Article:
In summary, Figure 9 depicts that the TCP protocol
may be used as a basic error resilience tool of GA, but it does not
perform well when network delay is longer and when the network
bandwidth is not always sufficiently provisioned. This is inline with
the well-known limitation on TCP: it suffer from degraded performance
in fat long pipes , due to the widely adopted
congestion control algorithms. Hence, more advanced error resilience
tools are desired.
6.3 Video Codecs
Under the default settings, we report the achieved video quality in
Figure 10. This figure shows that MirrorOp
and Splashtop achieve good video quality for all content types, while
other screencast technologies all suffer from degraded video quality
for some content types. For example, AirPlay leads to inferior PSNR for
desktop contents, and GA results in lower PSNR/SSIM for movie contents.
Furthermore, we observe that several screencast technologies suffer
from lower video quality, especially in PSNR, for some content types. For example, for web
browsing, AirPlay, Chromecast, and Miracast lead to ∼ 22 dB in
PSNR, which can be caused by the different characteristics of web
browsing videos: the sharp edges of texts are easily affected by the
ringing artifacts in the standard video codec, such as
H.264 . Recently, Screen Content Coding (SCC) has been
proposed  as an extension to the High Efficiency Video
Coding (HEVC) standard. SCC is built on top of the Range Extension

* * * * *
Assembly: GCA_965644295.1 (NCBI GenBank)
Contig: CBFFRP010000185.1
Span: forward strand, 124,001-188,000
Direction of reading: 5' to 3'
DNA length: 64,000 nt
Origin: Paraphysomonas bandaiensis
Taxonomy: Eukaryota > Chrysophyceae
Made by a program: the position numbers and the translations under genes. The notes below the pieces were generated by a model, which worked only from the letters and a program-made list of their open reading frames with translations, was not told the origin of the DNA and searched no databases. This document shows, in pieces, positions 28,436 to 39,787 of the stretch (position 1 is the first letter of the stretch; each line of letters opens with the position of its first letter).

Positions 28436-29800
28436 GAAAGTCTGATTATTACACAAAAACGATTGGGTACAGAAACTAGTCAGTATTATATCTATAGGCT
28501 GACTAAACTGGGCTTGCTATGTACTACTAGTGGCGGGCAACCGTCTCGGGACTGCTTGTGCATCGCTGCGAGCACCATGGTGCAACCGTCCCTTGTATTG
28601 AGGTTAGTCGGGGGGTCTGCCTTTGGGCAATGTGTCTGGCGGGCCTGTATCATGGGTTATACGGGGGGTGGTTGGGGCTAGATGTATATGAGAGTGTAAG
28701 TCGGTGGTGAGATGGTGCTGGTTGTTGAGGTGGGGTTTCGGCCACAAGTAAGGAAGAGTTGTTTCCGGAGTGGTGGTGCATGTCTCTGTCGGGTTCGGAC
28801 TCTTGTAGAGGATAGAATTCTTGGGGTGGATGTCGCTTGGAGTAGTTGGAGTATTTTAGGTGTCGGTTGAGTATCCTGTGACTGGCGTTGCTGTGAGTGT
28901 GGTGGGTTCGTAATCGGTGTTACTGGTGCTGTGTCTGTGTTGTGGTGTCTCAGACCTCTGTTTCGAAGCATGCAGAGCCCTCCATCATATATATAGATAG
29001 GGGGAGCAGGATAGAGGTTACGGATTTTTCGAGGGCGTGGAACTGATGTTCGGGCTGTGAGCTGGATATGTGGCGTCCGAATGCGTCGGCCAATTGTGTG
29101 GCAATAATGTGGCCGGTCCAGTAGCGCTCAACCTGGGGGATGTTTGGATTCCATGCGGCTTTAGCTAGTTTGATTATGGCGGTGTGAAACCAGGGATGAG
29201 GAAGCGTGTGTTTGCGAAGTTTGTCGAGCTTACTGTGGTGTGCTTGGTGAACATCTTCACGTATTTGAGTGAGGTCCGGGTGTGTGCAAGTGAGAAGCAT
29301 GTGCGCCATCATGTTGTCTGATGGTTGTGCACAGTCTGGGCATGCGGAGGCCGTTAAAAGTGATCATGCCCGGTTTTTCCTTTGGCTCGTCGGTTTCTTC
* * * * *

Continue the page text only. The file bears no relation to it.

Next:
(REXT) of the HEVC standard, which expands the supported image bit
depths and color sampling formats for high-quality video coding.
In the following, we conduct a separate study to investigate the
benefit of the emerging video coding standards: H.265 REXT, which
is designed for nature videos, and H.265 SCC, which is designed
for screen contents. For comparisons, we also include x264 with two
sets of coding parameters: the real-time parameters used by GA, which
is denoted as H.264 RT, and the high-quality parameters with most
optimization tools enabled, which is denoted as H.264 SLOW. In
particular, we select 5 screen content videos: BasketballScreen
(2560x1440), Console (1920x1080), Desktop (1920x1080), MissionControl3
(1920x1080), and Programming (1280x720) from HEVC testing sequences for SCC.
We encode the first 300 frames of each video using the four codecs at
512 kbps on an AMD 2.6 GHz CPU. Table 4 gives the
resulting video quality, which reveals that, H.264 RT results in
inferior video quality. With optimized tools enabled, H.264 SLOW leads
to video quality comparable to H.265 REXT, which is outperformed by
H.265 SCC by up to ∼ 5 dB. This table shows the potential of the
emerging H.265 video codecs.
Table 4: The Resulting Video Quality in PSNR (dB)
We next conduct a user study to get the QoE scores achieved by
different codecs. We randomly pick 40 frames from each video, and
extract these frames from the reconstructed videos of the 4 codecs. We
save the chosen frames as lossless PNG images, and create a website to
collect inputs from general publics. We present images encoded by two
random codecs side-by-side, and ask viewers to do pair comparison. We
conducted the user study in September 2014, including 126 paid
subjects, who completed 180 sessions with 7,200 paired comparisons, and
the total time subjects spent in the study is 27.2 hours. We compute
the QoE scores using the Bradley-Terry-Luce (BTL)
model  and normalize the scores to the range
between 0 (worst experience) and 1 (best experience). We plot the
overall average and per-video QoE scores in Figure 11.
We can make a number of observations on this figure. First, H.265 SCC
outperforms H.265 REXT for all videos, demonstrating the effectiveness
of H.265 SCC. Second, the H.264 RT codec results in very low QoE
scores, while the H.264 SLOW codec results in video quality comparable
to H.265 SCC. However, a closer look at the H.264 SLOW reveals that the